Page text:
Kyle Busch: “We tried everything” to keep up with Kenseth

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After the first two races of the 2013 Chase for the Sprint Cup, it would appear that Kyle Busch’s greatest competition for the championship will be none other than his Joe Gibbs Racing teammate, Matt Kenseth.

Busch fell just short to Kenseth last weekend at Chicagoland Speedway, and today at New Hampshire Motor Speedway, he ran out of time in his bid to hunt him down, losing out by half a second in the end.

In regards to having to likely duel with Kenseth for the Cup, Busch feels that he and his No. 18 Joe Gibbs Racing team can’t do anything different than what they’ve been doing lately.

“I think the organization is going to give the equipment to the both of us,” Busch explained at NHMS. “I don’t think any one of us is going to get better stuff. It’s just going to come down to better communication between myself and the crew chief in that way, because those are certainly the ways that you win these things.

“That’s how you build speed, getting your car better all through the weekend. But if you can unload and just hit it and be on it and get going, then that’s a better way to win each weekend…”

Kenseth was certainly “on it” at the Magic Mile today, leading a race-high 106 laps en route to his seventh victory of the year. Busch felt that his own race was “pretty good” but admitted that he couldn’t hang with Kenseth no matter what he and his team could come up with.

“Certainly, we were never as fast this weekend as the 20 [Kenseth] was,” Busch said. “They just had a special car. Sometimes you unload with them, and they’re just phenomenal. The 20 had that here this weekend.

“We tried everything to try to keep up with him and to get pace with him, but it was tough to do.”

Not helping matters for Busch, in his mind, was an ill-fated final restart with 41 laps remaining that subsequently forced him to try and cover a sizable gap in the closing laps.

“I spun my tires a little bit so I didn’t get a chance to race him at all, and then I had to fend off everybody else and get stretched out and try to run him down,” Busch said.

He came close to doing just that. But with his teammate running on all cylinders, “close” will not be good enough if he wants to win the Chase.

Theriault clinches ARCA title before finale at Kansas

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KANSAS CITY, Kan. (AP) There is no long, convoluted story about how Austin Theriault came to Ken Schrader Racing, forging a team that so dominated the ARCA Series that it captured the title simply by showing up for the finale.

“We both wanted something to do,” the folksy Schrader said with a smile and shrug before Friday night’s race at Kansas Speedway. “He didn’t have a car to drive and I didn’t have a driver.”

So, they solved each other’s problem.

Theriault hopped into the seat and proceeded to win seven times over the first 19 races, building such a lead on his nearest challenger that he sewed up the title at Kentucky. And that made for a rather enjoyable weekend at Kansas, where all the pressure was off their team.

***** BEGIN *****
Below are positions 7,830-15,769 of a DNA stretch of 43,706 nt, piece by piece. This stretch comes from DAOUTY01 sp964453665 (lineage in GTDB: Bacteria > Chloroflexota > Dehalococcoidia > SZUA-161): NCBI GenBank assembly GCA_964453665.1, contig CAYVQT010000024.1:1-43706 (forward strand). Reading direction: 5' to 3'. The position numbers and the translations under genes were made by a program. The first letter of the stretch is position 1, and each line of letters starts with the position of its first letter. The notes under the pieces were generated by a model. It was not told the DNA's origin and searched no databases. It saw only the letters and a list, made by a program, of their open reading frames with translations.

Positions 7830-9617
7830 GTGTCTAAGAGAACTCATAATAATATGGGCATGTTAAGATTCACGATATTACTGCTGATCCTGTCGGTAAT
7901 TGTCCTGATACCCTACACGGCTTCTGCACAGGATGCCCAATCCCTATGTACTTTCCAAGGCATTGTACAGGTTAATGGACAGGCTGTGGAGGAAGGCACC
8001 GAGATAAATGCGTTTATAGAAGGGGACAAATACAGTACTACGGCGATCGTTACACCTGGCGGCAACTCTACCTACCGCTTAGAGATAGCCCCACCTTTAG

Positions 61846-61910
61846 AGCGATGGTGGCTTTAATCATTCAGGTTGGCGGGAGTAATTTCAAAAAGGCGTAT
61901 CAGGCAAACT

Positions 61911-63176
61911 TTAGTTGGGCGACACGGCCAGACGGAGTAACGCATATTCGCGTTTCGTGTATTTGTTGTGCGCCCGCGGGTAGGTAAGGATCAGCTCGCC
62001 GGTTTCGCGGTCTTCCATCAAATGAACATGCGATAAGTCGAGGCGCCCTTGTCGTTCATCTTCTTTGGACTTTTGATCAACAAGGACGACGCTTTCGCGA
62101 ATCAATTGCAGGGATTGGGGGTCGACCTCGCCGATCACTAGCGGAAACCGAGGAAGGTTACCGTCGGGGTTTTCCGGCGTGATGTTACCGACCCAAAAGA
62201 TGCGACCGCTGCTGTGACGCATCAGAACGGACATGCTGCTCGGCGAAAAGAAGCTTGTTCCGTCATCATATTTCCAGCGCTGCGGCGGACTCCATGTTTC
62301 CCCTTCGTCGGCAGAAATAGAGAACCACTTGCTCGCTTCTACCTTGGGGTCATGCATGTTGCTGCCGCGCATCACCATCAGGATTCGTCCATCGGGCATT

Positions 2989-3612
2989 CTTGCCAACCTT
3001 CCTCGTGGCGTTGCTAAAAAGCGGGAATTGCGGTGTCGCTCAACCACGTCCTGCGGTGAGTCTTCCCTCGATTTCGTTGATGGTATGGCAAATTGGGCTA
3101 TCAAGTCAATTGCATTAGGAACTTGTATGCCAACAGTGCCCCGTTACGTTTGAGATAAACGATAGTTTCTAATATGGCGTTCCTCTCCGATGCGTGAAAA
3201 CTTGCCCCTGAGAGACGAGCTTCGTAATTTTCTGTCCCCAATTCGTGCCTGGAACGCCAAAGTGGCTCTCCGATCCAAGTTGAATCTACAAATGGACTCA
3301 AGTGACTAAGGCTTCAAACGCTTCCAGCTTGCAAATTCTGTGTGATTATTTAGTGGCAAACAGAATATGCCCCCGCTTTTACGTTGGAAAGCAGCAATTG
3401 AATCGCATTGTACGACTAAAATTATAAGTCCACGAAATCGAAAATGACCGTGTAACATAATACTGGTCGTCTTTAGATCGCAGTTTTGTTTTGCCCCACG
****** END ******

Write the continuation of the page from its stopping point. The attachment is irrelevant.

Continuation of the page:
Along the way, Theriault became the first driver to win at a superspeedway, short track, dirt track and road event in the same season, and he swept the superspeedway and short-track challenges.

If there was something to win, he won it.

“I hoped we’d have a shot at it and it’s proved out this year that we’ve really exceeded anybody’s expectations,” Theriault said. “We had some things to work on early. We kind of dusted off a bit, went back to work. We had some time between Daytona and the mile-and-a-halfs that came up later in the season, and we realized where we were strong and where we had to work.

“But in the end it came back to pure dedication, I think,” he explained. “The amount of time it took behind the scenes to make this happen.”

The 23-year-old driver from Fort Kent, Maine, knows something about dedication. He appeared to be on racing’s fast track, scoring a Truck Series ride a few years ago for Brad Keselowski, when a terrifying crash at Las Vegas left him with a broken back and sitting on the sidelines.

The best ride he could find last year was in the K&N Pro Series.

It was at a trade show in Indianapolis last December that Theriault ran into Schrader, who was busy putting together a team for this season. They had dinner a couple nights later and, Schrader said, it was his wife Ann who came away impressed by the yes-sir, no-sir driver.

“My wife doesn’t go to all the races,” Schrader said. “After we talked she said, `I like that guy. How good is he?’ She doesn’t know. I knew he was racing well in Keselowski’s truck, had an unfortunate wreck, had to sit out a bit. I told her, `That’s somebody who could make us very happy next year.”‘

Theriault delivered on that promise.

They weren’t the only ones happy Friday, either. Zane Smith earned his second pole of the season, beating teammate Sheldon Creed to earn the top spot for the Kansas ARCA 150, while 20-year-old Natalie Decker announced a full-time ride with Venturini Motorsports next season.

“This is obviously a big step in my career,” said Decker, who made six starts as a rookie this season. “I’m confident and ready for this next move. After tonight my focus shifts to next season. We’ll be ready to go at Daytona.”